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Friday, 7 January 2011

Checking my toes in Santa Fe

Friday 30th

Santa Fe is a beautiful little town. One thing that did strike me were the Indians selling costume jewellery. They were so impassive they might have been a sleep, or dead.

What struck me was how different they were from their Moroccan counterparts. In Morocco the whole business of selling was operatic, the haggling and bartering both subtle and vivacious: a moment of wheedling, followed by mock offence at a more than reasonable offer and then gathering excitement as more and more offers are included in the mix. Eyes, hands, shoulders and flashing teeth - all come into play - and just to sell a rug.

These poor buggers looked asleep, past caring. Temperament? A different history. Or maybe they’d just sussed us out as unlikely to spend much.

Because I have a head that doesn’t suit a hat I spent a lot of time searching for one in every state I passed through. So far to no effect. In Santa Fe I tried again, in a shop with that fine western name ‘Babushka’s.’ Failure was compensated by a lone walk to the Mexican suburbs, and a drink in a really nice bar.

Then it was off to the Coronado State Monument – where I learnt more about the history, and where I took a picture of a rattlesnake. Only afterwards was I told these snakes can leap their own length and I’d gotten far too close. Its rattle warned me to make a tactical retreat.

The Pueblo ruins were evocative, the story bleak. After one rebellion Spanish
Conquistadors had chopped off the right foot of every male in the village; a medieval punishment reminiscent of the Twelfth Century, or Sharia law. The mind recoils. Drought and harsh requisitions made by Coronado’s expedition to Kansas saw the final extinction of the village.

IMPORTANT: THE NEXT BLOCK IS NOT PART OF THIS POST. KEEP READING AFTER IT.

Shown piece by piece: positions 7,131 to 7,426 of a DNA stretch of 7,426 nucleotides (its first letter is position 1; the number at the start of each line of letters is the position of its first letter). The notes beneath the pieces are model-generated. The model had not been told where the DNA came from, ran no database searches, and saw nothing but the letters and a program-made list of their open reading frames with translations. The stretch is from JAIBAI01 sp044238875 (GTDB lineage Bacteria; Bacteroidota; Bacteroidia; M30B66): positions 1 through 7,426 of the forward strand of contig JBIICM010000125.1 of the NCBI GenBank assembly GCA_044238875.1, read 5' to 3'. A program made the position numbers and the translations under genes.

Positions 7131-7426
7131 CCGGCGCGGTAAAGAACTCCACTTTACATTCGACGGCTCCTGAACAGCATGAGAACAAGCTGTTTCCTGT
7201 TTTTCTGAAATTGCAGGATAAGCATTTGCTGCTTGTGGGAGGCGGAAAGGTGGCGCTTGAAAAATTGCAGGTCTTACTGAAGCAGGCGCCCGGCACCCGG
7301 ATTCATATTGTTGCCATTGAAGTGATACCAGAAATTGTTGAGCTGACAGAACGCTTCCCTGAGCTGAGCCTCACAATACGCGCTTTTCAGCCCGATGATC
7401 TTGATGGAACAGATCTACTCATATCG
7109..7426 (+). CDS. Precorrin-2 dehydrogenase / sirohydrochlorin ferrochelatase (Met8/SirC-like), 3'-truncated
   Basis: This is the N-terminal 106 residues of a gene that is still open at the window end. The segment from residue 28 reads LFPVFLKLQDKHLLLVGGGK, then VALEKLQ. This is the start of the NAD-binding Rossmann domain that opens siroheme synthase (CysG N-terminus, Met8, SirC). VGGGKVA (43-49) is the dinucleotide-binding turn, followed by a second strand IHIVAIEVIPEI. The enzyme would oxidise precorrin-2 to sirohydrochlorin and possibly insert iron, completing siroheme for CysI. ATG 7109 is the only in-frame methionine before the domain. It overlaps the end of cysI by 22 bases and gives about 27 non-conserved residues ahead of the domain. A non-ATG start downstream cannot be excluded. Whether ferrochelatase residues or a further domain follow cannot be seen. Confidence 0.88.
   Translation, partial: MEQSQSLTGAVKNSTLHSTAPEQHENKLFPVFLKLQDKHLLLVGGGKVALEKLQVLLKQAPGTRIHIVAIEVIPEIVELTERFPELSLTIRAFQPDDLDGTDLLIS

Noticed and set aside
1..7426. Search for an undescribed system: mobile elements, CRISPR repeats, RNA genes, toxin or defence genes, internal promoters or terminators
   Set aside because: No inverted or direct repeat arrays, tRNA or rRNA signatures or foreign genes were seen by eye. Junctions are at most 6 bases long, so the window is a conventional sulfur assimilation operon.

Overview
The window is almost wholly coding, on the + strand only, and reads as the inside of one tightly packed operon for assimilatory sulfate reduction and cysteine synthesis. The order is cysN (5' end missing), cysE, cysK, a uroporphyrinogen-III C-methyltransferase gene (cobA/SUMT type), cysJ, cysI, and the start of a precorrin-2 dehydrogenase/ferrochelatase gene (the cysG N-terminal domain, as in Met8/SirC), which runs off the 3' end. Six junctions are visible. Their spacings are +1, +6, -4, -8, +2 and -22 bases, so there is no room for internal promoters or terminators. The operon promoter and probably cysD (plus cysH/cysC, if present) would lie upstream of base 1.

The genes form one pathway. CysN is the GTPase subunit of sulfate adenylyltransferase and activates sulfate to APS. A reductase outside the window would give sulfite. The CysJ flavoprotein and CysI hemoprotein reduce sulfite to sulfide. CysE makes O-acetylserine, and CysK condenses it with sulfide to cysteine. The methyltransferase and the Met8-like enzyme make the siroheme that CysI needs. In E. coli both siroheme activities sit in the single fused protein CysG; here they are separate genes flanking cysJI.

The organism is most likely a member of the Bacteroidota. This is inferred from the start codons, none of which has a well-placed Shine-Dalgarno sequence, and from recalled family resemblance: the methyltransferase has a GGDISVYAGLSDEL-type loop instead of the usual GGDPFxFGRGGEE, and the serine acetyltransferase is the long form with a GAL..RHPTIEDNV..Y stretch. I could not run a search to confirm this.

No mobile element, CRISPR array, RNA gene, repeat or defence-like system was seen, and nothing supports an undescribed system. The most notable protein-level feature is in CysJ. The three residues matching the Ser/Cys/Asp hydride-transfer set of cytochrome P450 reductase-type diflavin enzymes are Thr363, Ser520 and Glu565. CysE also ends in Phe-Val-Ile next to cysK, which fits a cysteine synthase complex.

Their descendents now sell beads with little enthusiasm.

Later, back in camp, a travelling theatre group put on a really crude anti-Russian – pro-Polish play about Madame Curie. Poland might have been an unwilling member of the Tsarist Empire, but for the most part they retained both their left and right feet.

That night there was disagreement in the camp. Most wanted to stay on site – money was running low and had to be conserved, but our tour leader believed that her enjoyment of disco was universal. Disagreement was futile because she'd arranged the bus to leave from where the disco was held. So, with considerable disgruntlement we went. I drank, watched wall to wall rock-video, every so often checked my feet.
There followed an all night drive to Carlsbad


Anonymous said...

Keep checking them

Mike Keyton said...

Brrrr...This has a 'No Country For Old Men' ring about it :)

Maria Zannini said...

Ref: They were so impassive they might have been a sleep, or dead.

I wonder if it's just a symptom of the environment. If you cross the border into Mexico, the peddlers gang up on you in a solid wall of flesh.

Mike Keyton said...

Are you saying Latinos are more entrepeneural than Native Americans? But then can you generalise in that way at all? (I'm talking about myself, not you, Maria) I mean Sitting Bull never foresaw the Casino cashcow replacing the buffalo.

Ref the solid wall of flesh Scary. Interestingly I didn't come across that on my one day in Acuna